As far as golf swing problems go, the slice golf shot is more common than the golf swing hook, but if you suffer from a hook you will want to know how to fix a hook. Thankfully, learning how is not as complex as you might imagine.
The secret to overcoming this golf swing problem is to first find out the cause. There are many reasons why your golf ball could curve with exaggeration to the left.
Below are some tips to get you back on the straight and narrow.
A Closed Club Face
A golf swing hook shot happens when the ball spins in a counter-clockwise direction as it is struck with the club-face. The faster the ball spins, the more severe the left curve that causes the hook will be.
A golf ball that spins counter-clockwise is caused by the ball being hit with a closed club-face. A closed face points to the left for right-handed golfers or to the right for lefties. The perfect position for the club-face at impact is square and neutral.
Gripping the Club
The first thing to check is your grip when you want to fix your hook. An improper grip is the most common cause of a hook and luckily it is also the easiest fault to identify and fix. Here are a few golf grip tips that you can experiment with.
When you place the club in your left hand, it goes diagonally across the left palm from the base of the forefinger to the pad above the pinky. If you have a swing hook, experiment with moving the grip more into the palm area.
When you are in your normal golf swing setup position, look down at your hands gripping the club. You should see one or two knuckles on your left hand, which is called a neutral grip. The hook is often caused by a strong grip; if you can see more than two knuckles showing on your left hand then you have a strong grip; experiment by adjusting your grip to a neutral grip by rotating your hands around the grip until you can see one or two knuckles.
The grip size can also affect the ball flight – if your grips are too small for your hands then you will tend to draw the ball or to even hook the ball. Similarly, gripping the club too lightly can cause the ball to curve to the left. The way to grip a golf club is an individual preference and no two golfers will have exactly the same grip. Many golfers, however, simply refuse to experiment by modifying their grip or they will not spend the required time to get used to the new grip – this will result in them falling back into their old habits eventually.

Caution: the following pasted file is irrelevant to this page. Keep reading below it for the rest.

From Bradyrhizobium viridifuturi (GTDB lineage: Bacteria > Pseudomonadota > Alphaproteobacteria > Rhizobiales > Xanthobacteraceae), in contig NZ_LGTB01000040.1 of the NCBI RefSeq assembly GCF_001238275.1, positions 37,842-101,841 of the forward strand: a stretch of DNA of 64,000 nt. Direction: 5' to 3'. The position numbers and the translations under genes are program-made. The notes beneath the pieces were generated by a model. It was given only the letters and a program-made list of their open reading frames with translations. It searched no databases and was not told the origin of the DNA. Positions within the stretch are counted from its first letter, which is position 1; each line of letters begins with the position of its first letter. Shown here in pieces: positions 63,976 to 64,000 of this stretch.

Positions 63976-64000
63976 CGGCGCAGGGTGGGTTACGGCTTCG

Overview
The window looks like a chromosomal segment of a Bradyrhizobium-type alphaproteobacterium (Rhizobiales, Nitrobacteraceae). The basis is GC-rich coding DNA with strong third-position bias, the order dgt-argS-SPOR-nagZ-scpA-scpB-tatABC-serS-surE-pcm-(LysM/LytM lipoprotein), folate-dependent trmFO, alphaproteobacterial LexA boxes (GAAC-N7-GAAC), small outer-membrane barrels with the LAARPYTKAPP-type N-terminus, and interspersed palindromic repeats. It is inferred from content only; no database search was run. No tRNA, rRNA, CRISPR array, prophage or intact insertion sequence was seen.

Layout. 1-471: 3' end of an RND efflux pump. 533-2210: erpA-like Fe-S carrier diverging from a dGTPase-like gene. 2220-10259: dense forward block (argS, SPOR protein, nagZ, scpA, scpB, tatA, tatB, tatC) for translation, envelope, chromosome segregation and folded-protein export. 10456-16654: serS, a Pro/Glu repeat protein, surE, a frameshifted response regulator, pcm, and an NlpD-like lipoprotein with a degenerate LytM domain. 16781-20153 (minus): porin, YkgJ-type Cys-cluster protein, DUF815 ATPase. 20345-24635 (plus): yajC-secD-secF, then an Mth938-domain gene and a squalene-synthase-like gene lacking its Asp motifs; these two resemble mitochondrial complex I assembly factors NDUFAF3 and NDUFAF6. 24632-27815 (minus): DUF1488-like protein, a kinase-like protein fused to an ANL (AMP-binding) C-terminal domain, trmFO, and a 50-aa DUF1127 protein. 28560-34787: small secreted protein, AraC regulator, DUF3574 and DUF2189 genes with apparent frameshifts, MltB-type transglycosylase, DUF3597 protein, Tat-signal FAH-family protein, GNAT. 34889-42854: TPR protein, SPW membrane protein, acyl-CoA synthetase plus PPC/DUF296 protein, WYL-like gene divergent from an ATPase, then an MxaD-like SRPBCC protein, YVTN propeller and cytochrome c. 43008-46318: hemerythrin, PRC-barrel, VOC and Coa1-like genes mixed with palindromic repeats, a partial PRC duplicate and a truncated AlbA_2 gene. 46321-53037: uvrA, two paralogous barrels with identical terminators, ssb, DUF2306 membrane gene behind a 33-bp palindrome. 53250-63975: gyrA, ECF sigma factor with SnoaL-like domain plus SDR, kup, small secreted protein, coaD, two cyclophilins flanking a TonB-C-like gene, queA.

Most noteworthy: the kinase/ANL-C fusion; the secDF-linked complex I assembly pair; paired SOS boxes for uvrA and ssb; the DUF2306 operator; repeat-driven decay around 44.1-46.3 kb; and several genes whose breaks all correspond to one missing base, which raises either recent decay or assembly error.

Golf Swing Balance
If everything is fine with your grip, then the next tip is to check your golf balance. When you address the ball, your weight should be on the balls of your feet, not on the toes or the heels. When you swing the club, this will allow your hips to turn smoothly and you will stay balanced throughout the swing.
Some golfers believe that the more they can rotate their bodies in the backswing, the more distance they will get. While rotation is important, an exaggerated twist will cause you to go out of the ideal swing plane and you will have to over-compensate to make contact – this often results in a hook or other swing problem like the slice or topping the ball.
Straight Left Arm
Your left arm ought to be straight as the golf club makes impact with the ball. If your left arm is bent or bending at impact, this will cause the club-face to close at impact, resulting in a hook.
A Closed Position at Address
The proper address position that you will want to adopt is the familiar “railroad track” – which means that your feet, hips and shoulders form a parallel line to the target. However, this parallel line should not be directed at the target, it should be pointing slightly to the left of the target. This is because, even though you are setup parallel to the ball to target line, you are standing back from the ball.
Imagine the right hand track is the ball to target line and the left hand track is your feet / hips/ shoulder line. Try and find an object just to the left of your target and line up parallel to that. Just remember that with your driver, the tracks will be wider apart and so you have to align your feet / hips/ shoulder line further to the left of the target line. If you try to align yourself to the target, you will force your self into a closed position at address – this will result in the golf club swinging too much from the inside in the downswing and the golf ball will curve and hook left.
How to Fix a Hook Summary
Hopefully, one or two of the above tips will solve your hook problem. You should go through them one-by-one, make small adjustments, hit a few golf balls, and see what results you get. Trying to fix any golf swing problem is the same; it is a process of elimination. Learning how to fix a hook is no different.